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  Digestive Disease Week 2007
Washington DC
May 19-24, 2007
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Pegasys Study Authors Conclude that Patients Successfully Treated for Hepatitis C Can be Considered ''Cured''; Mitch Shiffman says 'you can cure HCV', Eugene Schiff says 'get treated'.
  Reported by Jules Levin
DDW, May 22, 2007, Washington DC
The findings were to be presented Monday at the 38th annual Digestive Disease Week conference, in Washington, D.C. (They were presented first at EASL last month).
"This paper strongly suggests, for the first time, that hepatitis C is a curable disease," said lead researcher Dr. Mitchell Shiffman, a professor at Virginia Commonwealth University School of Medicine and chief of hepatology and medical director of the school's Liver Transplant Program. "After treatment, 99.6 percent of the patients remained virus undetectable for over five years," he added.
"This is the first long-term study that confirms what we believed for many years that these individuals are truly cured of hepatitis C," Shiffman said.
Most people who have hepatitis C don't know they have it, Shiffman said. "Of those who have been diagnosed, only about 25 percent have received treatment, because of the side effects of treatment," he said. "The reason why you should treat it is because you can cure hepatitis C, and we finally have the data to definitively document it."
Dr. Eugene Schiff, chief of the division of hepatology and professor of medicine at the University of Miami Miller School of Medicine, agrees that most cases of hepatitis C can be cured.
"In contrast to hepatitis B or HIV, this virus can be totally eradicated and cured," he said.
But, many patients find the side effects of treatment off-putting. Those side effects can include fever and chills, Shiff said. "You feel pretty lousy. After treatment starts, you feel worse the day after your shot, but it tapers off over the course of the week," he said. "Along with that anxiety, irritability and depression can develop. And we are quick to use antidepressants to allow these people to stay on the medication."
Additional side effects include a drop in the production of white blood cells and anemia. Often patients are giving additional drugs to combat these conditions, Shiff said.
Treatments can go on for as many as 72 weeks, depending on the reaction to therapy Shiff said. "Some people are reluctant to get treatment, because they heard that the treatment isn't so pleasant," he said. "But they should come out and get treatment."
Schiff noted that new antiviral drugs to treat hepatitis C are being tested. "It is hoped that these new antivirals will be more effective and have less severe side effects and may even be used without peginterferon alfa-2a or ribavirin," he said.
WASHINGTON--(BUSINESS WIRE)--May 21, 2007 - Results from a new study, presented at the 38th annual Digestive Disease Week (DDW) conference, showed that more than 99 percent of patients with chronic hepatitis C virus (HCV) infection who were treated successfully with PEGASYS(R) (peginterferon alfa-2a) had no detectable virus up to seven years later - validating the use of the word "cured" to describe these patients, according to study authors. Currently, the best indicator of treatment success is a sustained viral response (SVR), defined as undetectable hepatitis C virus in the blood six months after the end of treatment. The results announced today are from a long-term follow-up study to determine whether the virus re-emerges in patients who achieve an SVR. (Studies show that, overall, about half of patients with hepatitis C monoinfection can achieve an SVR with PEGASYS and ribavirin treatment, the current standard of care.)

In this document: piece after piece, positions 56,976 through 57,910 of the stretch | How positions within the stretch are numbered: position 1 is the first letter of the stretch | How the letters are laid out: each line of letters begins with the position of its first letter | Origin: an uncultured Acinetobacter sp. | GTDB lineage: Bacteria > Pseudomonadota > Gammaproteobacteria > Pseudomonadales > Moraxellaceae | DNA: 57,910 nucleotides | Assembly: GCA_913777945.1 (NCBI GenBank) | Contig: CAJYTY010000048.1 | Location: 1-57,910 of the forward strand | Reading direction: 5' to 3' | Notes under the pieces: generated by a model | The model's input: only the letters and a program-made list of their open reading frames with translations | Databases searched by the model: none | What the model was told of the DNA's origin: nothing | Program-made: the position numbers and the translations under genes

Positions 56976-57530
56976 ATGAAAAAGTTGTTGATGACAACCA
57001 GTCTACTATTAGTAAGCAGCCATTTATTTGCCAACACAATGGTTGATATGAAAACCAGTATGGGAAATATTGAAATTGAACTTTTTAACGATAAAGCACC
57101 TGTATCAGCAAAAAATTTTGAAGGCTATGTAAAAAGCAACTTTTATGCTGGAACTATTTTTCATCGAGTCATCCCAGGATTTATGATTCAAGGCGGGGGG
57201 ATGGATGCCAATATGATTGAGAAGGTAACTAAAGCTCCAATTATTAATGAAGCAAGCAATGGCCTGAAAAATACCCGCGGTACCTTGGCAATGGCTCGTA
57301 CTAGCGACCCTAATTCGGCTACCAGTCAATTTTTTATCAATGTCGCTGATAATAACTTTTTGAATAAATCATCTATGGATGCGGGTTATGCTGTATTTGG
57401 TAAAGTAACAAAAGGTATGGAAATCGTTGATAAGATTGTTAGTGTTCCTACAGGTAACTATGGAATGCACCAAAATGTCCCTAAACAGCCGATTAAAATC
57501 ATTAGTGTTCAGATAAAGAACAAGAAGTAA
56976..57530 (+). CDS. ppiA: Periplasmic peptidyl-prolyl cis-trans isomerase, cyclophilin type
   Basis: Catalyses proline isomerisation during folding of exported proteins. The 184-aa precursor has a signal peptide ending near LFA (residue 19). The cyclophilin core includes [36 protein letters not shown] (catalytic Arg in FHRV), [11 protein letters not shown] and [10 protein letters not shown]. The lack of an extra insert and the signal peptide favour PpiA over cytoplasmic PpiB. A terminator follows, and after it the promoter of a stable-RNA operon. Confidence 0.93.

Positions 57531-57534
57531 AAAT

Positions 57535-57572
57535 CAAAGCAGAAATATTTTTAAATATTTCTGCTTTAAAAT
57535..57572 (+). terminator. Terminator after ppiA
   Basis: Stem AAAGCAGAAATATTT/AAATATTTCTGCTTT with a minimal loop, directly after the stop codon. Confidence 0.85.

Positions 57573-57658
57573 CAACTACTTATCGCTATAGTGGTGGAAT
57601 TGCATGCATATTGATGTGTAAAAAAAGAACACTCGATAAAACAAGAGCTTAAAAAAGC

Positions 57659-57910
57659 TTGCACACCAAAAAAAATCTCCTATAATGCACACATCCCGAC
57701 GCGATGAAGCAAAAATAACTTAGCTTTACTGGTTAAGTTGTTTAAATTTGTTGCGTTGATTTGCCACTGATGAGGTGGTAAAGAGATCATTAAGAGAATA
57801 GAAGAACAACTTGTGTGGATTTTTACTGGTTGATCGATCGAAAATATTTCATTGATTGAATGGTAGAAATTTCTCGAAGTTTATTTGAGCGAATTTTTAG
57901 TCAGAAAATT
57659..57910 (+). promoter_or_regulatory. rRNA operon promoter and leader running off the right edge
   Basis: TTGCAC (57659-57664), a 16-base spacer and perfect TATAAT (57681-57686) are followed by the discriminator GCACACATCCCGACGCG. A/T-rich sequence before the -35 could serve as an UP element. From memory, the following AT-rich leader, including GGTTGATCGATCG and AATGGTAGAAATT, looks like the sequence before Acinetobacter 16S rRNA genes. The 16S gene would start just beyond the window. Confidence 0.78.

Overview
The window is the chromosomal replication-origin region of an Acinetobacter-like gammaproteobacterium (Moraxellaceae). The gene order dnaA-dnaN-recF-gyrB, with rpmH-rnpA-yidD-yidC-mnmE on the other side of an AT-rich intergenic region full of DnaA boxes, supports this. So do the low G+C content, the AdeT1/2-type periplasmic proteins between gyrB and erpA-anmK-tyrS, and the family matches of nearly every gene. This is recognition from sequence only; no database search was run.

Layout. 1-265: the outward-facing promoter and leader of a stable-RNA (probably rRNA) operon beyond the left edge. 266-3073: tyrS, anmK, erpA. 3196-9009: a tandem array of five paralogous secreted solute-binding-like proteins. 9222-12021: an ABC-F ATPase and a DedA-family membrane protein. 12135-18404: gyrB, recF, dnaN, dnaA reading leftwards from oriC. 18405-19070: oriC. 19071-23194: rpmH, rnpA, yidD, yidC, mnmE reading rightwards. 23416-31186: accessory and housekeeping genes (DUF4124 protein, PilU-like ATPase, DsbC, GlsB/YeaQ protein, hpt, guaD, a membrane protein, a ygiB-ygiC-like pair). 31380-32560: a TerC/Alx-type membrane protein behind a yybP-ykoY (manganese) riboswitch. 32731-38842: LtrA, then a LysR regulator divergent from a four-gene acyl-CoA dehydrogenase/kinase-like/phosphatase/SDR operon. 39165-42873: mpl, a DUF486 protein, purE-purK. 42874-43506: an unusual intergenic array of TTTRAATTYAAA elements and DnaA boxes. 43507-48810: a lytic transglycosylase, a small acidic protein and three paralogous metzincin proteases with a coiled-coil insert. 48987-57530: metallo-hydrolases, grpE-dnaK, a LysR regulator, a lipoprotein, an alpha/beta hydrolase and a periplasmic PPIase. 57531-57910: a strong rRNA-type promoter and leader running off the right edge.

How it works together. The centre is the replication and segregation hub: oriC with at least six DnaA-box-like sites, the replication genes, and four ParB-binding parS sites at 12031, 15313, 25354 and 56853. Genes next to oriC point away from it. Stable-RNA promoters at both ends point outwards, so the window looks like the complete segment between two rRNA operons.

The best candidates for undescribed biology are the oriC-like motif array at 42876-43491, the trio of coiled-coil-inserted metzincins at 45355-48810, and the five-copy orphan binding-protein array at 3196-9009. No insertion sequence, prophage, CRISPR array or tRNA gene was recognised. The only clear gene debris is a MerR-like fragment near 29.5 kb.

"The results announced today are encouraging because it is rare in the treatment of life-threatening viral diseases that can we tell patients they have the chance for a cure," said Dr. Mitchell L. Shiffman, Professor of Medicine, Chief of Hepatology and Medical Director of the Liver Transplant Program, Virginia Commonwealth University Medical Center, and study author. "But in hepatitis C today, we are able to help some patients achieve an outcome that effectively enables them to put their disease behind them."
About the Study (Abstract ID #444)
This study monitored 997 patients (either mono-infected with chronic HCV or co-infected HCV and HIV) who achieved an SVR following treatment with PEGASYS monotherapy or combination therapy with PEGASYS and ribavirin. Serum levels of HCV were monitored on an annual basis for an average of 4.1 years (range 0.4 to 7 years) following successful treatment. Of the 997 patients, 989 (greater than 99 percent) maintained undetectable levels of HCV; the remaining eight patients tested positive for HCV, at an average of two years following the completion of treatment. The study found that these eight patients exhibited no consistency in age, gender or HCV genotype, and it has not been determined if these patients experienced a relapse or if they were re-infected with HCV.
"We at Roche are proud to be able to offer some hepatitis C patients the prospect of such a positive outcome with our currently-available therapies, but we also recognize the urgent need to further improve response rates," said Tom Klein, Vice President, Hepatology, Roche. "In addition to ongoing research with PEGASYS, Roche has the most comprehensive pipeline in the area, with four compounds currently in human development that target the virus in a number of different ways. The development of R1626 and partnerships with InterMune, Maxygen and Pharmasset, all underscore our long-term commitment to finding effective new therapies with the goal of successfully treating more patients with chronic hepatitis C."